Seyfarth Synopsis: On August 3, 2018, the FDIC published its final rule on modifications to the Statement of Policy for Section 19 in an attempt to reduce the number of low risk criminal offenses that result in preclusion of individuals who wish to work for or be engaged by an FDIC-insured financial institution (unless they obtain the written consent of the FDIC).
Section 19 of the Federal Deposit Insurance Act (12 U.S.C. Section 1829) (“Section 19”) prohibits, without the prior written consent of the Federal Deposit Insurance Corporation (the “FDIC), a person convicted of any criminal offense involving dishonesty or breach of trust or money laundering (covered offenses), or who has agreed to enter into a pretrial diversion or similar program (program entry) in connection with a prosecution for such offense, from becoming or continuing as an institution-affiliated party, owning or controlling, directly or indirectly an insured depository institution (insured institution), or otherwise participating, directly or indirectly, in the conduct of the affairs of the insured institution. In addition, the law forbids an insured institution from permitting such a person to engage in any conduct or to continue any relationship prohibited by Section 19.
Section 19 applies, by operation of law, as a statutory bar to participation absent the written consent of the FDIC. Approval is automatically granted and an application will not be required where the covered offense is considered de minimis, because it meets all of the following criteria: (i) There is only one conviction or program entry of record for a covered offense; (ii) The offense was punishable by imprisonment for a term of one year or less and/or a fine of $2,500 or less, and the individual served three (3) days or less of jail time1; (iii) The conviction or program was entered at least five years prior to the date an application would otherwise be required; and; (iv) The offense did not involve an insured depository institution or insured credit union.
Modifications to the Statement of Policy
The FDIC has published its Final Rule on modifications to the Statement of Policy (“SOP”) for Section 19, which took effect on July 19, 2018. The Final Rule includes the following additional applications of the de minimis offenses exception to filing:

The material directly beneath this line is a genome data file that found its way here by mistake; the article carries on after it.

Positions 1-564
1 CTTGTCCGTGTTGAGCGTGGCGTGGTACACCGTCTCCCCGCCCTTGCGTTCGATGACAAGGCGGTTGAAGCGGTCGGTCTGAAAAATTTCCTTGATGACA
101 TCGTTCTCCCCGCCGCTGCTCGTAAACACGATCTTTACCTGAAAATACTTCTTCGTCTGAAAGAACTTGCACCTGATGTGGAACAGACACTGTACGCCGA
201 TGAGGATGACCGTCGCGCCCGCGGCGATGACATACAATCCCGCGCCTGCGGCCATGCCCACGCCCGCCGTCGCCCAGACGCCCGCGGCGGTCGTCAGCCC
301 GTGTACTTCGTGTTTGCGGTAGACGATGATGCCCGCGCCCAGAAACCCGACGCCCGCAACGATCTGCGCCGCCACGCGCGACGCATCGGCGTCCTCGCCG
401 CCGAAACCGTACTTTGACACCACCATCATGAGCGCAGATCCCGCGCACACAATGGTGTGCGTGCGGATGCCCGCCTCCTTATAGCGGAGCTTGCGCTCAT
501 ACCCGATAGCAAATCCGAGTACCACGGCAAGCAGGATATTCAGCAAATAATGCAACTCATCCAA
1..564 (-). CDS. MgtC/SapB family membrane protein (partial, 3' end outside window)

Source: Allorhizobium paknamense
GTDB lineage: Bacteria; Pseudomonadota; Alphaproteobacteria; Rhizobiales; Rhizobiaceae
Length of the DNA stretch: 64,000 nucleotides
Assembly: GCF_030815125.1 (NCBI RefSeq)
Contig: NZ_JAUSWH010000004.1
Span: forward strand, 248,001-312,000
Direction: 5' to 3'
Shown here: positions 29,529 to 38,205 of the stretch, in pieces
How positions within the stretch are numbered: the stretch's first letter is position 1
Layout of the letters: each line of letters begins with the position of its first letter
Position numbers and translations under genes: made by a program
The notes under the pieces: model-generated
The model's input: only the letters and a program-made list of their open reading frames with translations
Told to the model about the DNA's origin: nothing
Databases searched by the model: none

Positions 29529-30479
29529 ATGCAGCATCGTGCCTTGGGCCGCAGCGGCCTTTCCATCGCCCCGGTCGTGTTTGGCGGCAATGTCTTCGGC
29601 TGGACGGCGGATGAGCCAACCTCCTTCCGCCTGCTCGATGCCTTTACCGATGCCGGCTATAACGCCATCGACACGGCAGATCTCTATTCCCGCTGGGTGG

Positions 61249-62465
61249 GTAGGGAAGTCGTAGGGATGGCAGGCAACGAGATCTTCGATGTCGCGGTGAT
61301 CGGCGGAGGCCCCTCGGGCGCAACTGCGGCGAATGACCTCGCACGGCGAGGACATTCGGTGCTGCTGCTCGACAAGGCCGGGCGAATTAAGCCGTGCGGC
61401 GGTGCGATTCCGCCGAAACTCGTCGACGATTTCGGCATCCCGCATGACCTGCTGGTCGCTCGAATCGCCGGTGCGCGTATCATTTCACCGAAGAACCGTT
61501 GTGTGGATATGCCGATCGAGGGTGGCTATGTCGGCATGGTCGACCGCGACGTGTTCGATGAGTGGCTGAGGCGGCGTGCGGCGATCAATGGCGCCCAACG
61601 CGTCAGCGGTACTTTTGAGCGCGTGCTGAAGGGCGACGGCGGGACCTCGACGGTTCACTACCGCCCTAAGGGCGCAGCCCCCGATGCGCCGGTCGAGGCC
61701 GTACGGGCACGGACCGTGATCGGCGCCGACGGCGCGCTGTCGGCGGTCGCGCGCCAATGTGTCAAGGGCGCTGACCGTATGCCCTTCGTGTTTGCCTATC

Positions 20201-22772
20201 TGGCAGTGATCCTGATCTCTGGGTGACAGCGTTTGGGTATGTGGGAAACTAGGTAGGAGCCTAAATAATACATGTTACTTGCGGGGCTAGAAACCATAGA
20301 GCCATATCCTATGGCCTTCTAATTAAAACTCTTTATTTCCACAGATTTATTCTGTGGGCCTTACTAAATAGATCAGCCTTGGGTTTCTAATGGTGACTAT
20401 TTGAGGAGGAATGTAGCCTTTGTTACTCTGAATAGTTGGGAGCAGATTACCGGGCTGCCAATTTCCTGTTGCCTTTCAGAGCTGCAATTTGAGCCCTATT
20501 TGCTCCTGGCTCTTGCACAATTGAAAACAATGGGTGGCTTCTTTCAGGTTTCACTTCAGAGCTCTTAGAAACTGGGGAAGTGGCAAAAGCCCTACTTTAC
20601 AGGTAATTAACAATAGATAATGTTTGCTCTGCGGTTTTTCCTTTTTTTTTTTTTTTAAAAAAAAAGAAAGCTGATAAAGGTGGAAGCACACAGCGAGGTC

- Age at time of covered offense: If the actions that resulted in a covered conviction/program entry of record occurred when an individual was 21 years of age or younger, then the subsequent conviction/program entry meets de minimis criteria. NOTE: The conviction/program entry must have been entered into at least 30 months prior to the date an application would otherwise be required and all sentencing or program requirements must have been met.
- Convictions/program entry for insufficient funds checks: Convictions/program entries of record based on the writing of insufficient funds check(s) will be considered de minimis and will not be considered as having involved an insured depository institution as long as there is no other conviction/program entry subject to Section 19 and the aggregate total face value cited across all the conviction(s)/program entr(ies) is $1,000 or less AND no insured depository institution or insured credit union was a payee on any of the insufficient funds check that were the basis of the conviction(s)/program entr(ies).
- Convictions/program entry for small-dollar, simple theft:2 A conviction/program entry based on a simple theft of goods, services and/or currency where the aggregate value taken was $500 or less will be considered de minimis where the individual has no other conviction/program entry subject to Section 19 AND it has been 5 years since the conviction/program entry AND there is no involvement of an insured financial institution or insured credit union.
- Convictions/program entries for the use of a fake, false, or altered identification card: A conviction/program entry for the use of a fake, false, or altered identification card used by an individual under the legal age for the purpose of obtaining/purchasing alcohol, or used for the purpose of entering a premise where alcohol is served but for which age appropriate identification is required, shall be considered de minimis as long as there is no other conviction/program entry subject to Section 19.
The FDIC also expressly clarified that FDIC-insured institutions may extend conditional offers of employment contingent upon successful background checks and Section 19 screening.
Outlook for FDIC-Insured Institutions
FDIC-insured institutions should review their policies and practices to ensure consideration of new (as well as existing) de minimis exceptions when assessing candidates under Section 19.
1 The FDIC considers jail time to include any significant restraint on an individual’s freedom of movement which includes confinement to a specific facility/building on a continuous basis where the individual may leave temporarily only to perform specific functions or during specified time periods (or both). “Jail time” does not include those on probation or parole who may be restricted to a particular jurisdiction, or who must report to an individual or a specified location periodically.
2 Simple theft excludes burglary, forgery, robbery, identity theft, and fraud.
The content of this article is intended to provide a general guide to the subject matter. Specialist advice should be sought about your specific circumstances.